Learning how to practice is the heart of the FiddleHed method. There are two complementary ways of working on music: micro-practice and macro-practice.
Micro-practice is focusing, figuring things out and training your body what to do. Macro-practice is putting things together, letting go and just playing.
In micro-practice we focus on the motion of our hands, trying to understand and map out what we have to do. We try do a certain part with different fingerings, or different bowings. We are tinkering and fiddling with it.
Looping small parts is the bridge between micro and macro-practice. If you take a hard part and loop it, you make a transition from thinking to playing.
- Find out what’s really hard and practice that. It might just be one or two notes that you need to practice. Systematically take apart hard parts until you get to a very small difficult thing.
- Create exercises from difficult parts. In this way, fiddle tunes will teach you everything you need to know about playing.
- Slow practice with focus on mechanics.
- Practice awareness of body, breath and movement while playing.
- Make it through the whole tune. Even if you have to start and stop, even if it doesn’t sound that good, JUST KEEP GOING.
- Accept mistakes. When in macro-practice mode, let go of the desire to fix your mistakes. Just keep playing.
- Record yourself. When you’ve played the tune a few times in a row, use the recording to find out what’s hard, what you need to practice. Try not to worry about your performance. Assume you will get better (if your practice)!
- Listen to the tune. Try to hear it in your head, or whistle, sing or hum it.
- Play along track practice. Use backing tracks as a fun way to play the whole tune. In order to do this, you have to know the tune well. A fun alternative to play-along tracks: play with a friend.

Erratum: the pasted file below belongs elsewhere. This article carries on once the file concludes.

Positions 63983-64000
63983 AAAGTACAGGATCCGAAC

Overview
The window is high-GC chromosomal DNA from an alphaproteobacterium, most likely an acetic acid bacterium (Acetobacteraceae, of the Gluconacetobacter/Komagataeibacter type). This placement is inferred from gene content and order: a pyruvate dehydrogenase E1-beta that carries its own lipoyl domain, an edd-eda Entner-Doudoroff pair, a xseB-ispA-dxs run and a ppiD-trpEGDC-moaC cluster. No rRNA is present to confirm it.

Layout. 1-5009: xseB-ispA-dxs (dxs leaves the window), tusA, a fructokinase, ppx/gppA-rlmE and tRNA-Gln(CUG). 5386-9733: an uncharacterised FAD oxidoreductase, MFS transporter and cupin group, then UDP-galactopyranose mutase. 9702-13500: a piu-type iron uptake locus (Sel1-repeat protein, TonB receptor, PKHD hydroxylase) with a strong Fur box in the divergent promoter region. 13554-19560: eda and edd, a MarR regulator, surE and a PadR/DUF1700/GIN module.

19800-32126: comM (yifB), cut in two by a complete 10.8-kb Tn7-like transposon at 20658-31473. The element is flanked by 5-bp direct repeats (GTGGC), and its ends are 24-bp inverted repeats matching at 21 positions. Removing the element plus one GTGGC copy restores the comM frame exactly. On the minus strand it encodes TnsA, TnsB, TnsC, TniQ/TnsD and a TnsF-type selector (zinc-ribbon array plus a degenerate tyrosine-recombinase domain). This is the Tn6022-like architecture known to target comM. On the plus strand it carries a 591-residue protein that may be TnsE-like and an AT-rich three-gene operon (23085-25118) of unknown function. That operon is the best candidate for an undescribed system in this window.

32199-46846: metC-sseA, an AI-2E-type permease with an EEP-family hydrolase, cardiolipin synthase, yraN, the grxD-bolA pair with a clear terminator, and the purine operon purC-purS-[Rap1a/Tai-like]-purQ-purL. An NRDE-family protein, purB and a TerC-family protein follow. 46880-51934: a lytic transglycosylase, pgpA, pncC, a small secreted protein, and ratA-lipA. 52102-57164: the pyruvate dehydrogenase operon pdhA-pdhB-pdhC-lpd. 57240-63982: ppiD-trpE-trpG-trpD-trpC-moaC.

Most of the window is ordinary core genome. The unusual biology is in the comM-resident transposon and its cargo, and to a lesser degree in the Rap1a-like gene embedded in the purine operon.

Here is a systematic approach:
- Play through the tune and record yourself. (macro-practice)
- Listen back and ask yourself, “What was hard for me?” Write down the specific hard parts (micro-practice).
- Breakdown hard parts further to find out what’s really hard. Create exercises by adding rhythms, transposing and/or changing note order.
- Play the whole hard part a few times. Loop it.
- Re-integrate into tune.
Here is a worksheet you can print and use to help you learn and utilize this practice strategy: Micro/macro practice worksheet
Here is an example of how to use the worksheet:
If you’re interested in seeing micro and practice in action, take these video lessons:
Both modes are necessary and complementary. Try to practice both ways every time you play.
Learn more about micro-practice and macro-practice in these lessons:
Micro And Macro Practice Strategies
How to Learn And Practice A Fiddle Tune.
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13 responses to “Micro-practice vs. Macro-practice”
The micro practice was so important for me today. I also was working on Swallowtail jig. Though I committed it to memory and played it a lot, today it sounded timid and boxy as you said. Really glad you mentioned the throwaway bow. I’ll do that last thing tonight just so I can end on a high note as you said earlier.
Good lesson – I really like this approach.
Makes sense to me! …and practicing both ways means there is absolutely no time during the day when I cannot practice.